As Wolf Block settles its fight with a former partner over severance payments, the defunct law firm’s battle with its insurer to cover the severance case appears to continue.
Shortly after a Philadelphia trial judge denied Wolf Block’s summary judgment motion in Budin v. Wolf Block onNov. 20, Michael Budin reported to the court that he settled his claims against the firm and its former chairman, Mark Alderman. The parties filed a notice to discontinue the action Nov. 26.
Earlier this year, Wolf Block had filed a declaratory judgment and breach of contract action against its insurer, Federal Insurance Co., in the Philadelphia Court of Common Pleas, arguing the insurer improperly denied the firm coverage for the Budin matter. That case, Wolf Block v. Federal Insurance, was removed to the Eastern District of Pennsylvania in mid-November and the insurer filed a motion to dismiss Nov. 19.
Budin sued Wolf Block in March 2010 in the Philadelphia Court of Common Pleas when he did not receive an annual $26,000 severance payment due him Feb. 28 of each year through 2017. He had been receiving the payments since he entered a separation agreement with the firm in 2003. The firm had stopped making the payments because it voted March 23, 2009, to dissolve and later told Budin he had to get in line behind the other creditors.
Wolf Block’s attorneys at Greenberg Traurig had argued the matter should be sent to arbitration under a 2003 partnership agreement. But the trial and Superior courts both found Budin left the firm before ever signing that agreement and in June 2012, the Supreme Court declined to take Wolf Block’s appeal on the issue. Since that time the parties have continued to argue on the merits of the litigation, with Judge Mark I. Bernstein denying the firm’s summary judgment motion Nov. 20. The settlement notice soon followed just weeks before the Dec. 13 trial in the matter was set to begin.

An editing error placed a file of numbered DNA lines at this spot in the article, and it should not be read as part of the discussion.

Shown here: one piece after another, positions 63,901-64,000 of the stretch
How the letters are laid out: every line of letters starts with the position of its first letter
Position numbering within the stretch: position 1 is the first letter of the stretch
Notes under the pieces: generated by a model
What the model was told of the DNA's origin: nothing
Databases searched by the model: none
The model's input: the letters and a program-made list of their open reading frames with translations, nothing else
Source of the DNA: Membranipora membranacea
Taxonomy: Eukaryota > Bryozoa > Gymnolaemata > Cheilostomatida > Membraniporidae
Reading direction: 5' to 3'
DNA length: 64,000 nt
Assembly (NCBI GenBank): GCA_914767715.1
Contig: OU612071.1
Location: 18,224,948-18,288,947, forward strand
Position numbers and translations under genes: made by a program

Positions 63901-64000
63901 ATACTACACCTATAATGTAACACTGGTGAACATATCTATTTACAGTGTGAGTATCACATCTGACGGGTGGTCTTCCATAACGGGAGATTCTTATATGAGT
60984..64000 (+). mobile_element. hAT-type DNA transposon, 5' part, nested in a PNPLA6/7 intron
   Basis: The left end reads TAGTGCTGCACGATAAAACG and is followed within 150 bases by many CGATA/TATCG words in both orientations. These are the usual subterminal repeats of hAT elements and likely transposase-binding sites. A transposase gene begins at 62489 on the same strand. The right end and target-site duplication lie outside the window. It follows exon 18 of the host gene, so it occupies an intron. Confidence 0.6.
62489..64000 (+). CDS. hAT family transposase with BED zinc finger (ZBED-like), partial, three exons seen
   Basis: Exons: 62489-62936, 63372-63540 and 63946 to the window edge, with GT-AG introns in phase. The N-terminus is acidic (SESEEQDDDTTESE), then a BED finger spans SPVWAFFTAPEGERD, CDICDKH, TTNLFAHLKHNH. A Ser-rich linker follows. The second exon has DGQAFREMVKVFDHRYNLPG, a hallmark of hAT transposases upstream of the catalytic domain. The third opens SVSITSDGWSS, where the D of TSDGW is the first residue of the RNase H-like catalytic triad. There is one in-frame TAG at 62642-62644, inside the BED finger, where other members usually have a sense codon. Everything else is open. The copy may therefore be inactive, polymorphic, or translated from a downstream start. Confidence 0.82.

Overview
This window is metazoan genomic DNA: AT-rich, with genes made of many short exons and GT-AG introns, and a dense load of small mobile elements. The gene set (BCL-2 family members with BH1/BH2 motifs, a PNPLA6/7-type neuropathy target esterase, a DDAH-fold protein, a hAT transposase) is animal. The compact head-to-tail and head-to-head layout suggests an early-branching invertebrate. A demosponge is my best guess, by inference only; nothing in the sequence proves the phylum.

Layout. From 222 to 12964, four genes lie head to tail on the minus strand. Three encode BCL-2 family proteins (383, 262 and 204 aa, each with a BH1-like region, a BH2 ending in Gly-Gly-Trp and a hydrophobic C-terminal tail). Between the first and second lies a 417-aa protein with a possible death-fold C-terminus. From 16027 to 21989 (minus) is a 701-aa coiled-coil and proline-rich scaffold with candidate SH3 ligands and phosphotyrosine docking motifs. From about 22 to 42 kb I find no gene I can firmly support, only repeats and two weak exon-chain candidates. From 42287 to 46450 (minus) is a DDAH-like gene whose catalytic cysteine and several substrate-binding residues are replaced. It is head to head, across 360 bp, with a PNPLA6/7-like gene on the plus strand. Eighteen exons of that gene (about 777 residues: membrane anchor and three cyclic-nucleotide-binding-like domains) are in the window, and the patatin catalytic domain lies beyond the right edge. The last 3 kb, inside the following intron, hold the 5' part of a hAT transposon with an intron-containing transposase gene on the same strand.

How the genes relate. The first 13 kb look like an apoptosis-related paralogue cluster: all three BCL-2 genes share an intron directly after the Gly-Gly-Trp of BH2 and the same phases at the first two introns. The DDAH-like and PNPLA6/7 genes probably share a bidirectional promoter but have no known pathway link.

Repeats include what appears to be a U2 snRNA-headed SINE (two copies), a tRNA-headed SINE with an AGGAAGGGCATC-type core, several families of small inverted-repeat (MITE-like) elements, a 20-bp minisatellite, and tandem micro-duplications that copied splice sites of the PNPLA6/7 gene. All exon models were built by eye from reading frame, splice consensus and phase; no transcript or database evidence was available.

Calls to the attorneys for Budin and Wolf Block in the Budin matter were not returned and details of the settlement have not been made public.
In Federal Insurance Co.’s motion to dismiss Wolf Block’s lawsuit against it, the insurer said the policy period at issue was from Nov. 1, 2008, to Feb. 9, 2010. The insurer said the policy clearly provides coverage for wrongful acts committed or attempted before or during the policy period. Federal Insurance said it can’t be liable for acts that took place after the period ended. The company pointed to the fact that Budin sued after he wasn’t paid the severance payment owed him Feb. 28, 2010, more than two weeks after the policy period ended.
Federal Insurance is represented in the action by James R. Hankle and Karen Y. Bonvalot of Sherrard, German & Kelly in Pittsburgh. Hankle did not return a call for comment.
In denying the firm’s coverage claim, Wolf Block alleged in its complaint, Federal Insurance breached the terms of the fiduciary liability coverage section of its executive protection portfolio policy, which was intended to indemnify the firm for the cost of litigation related to its pension and health plans.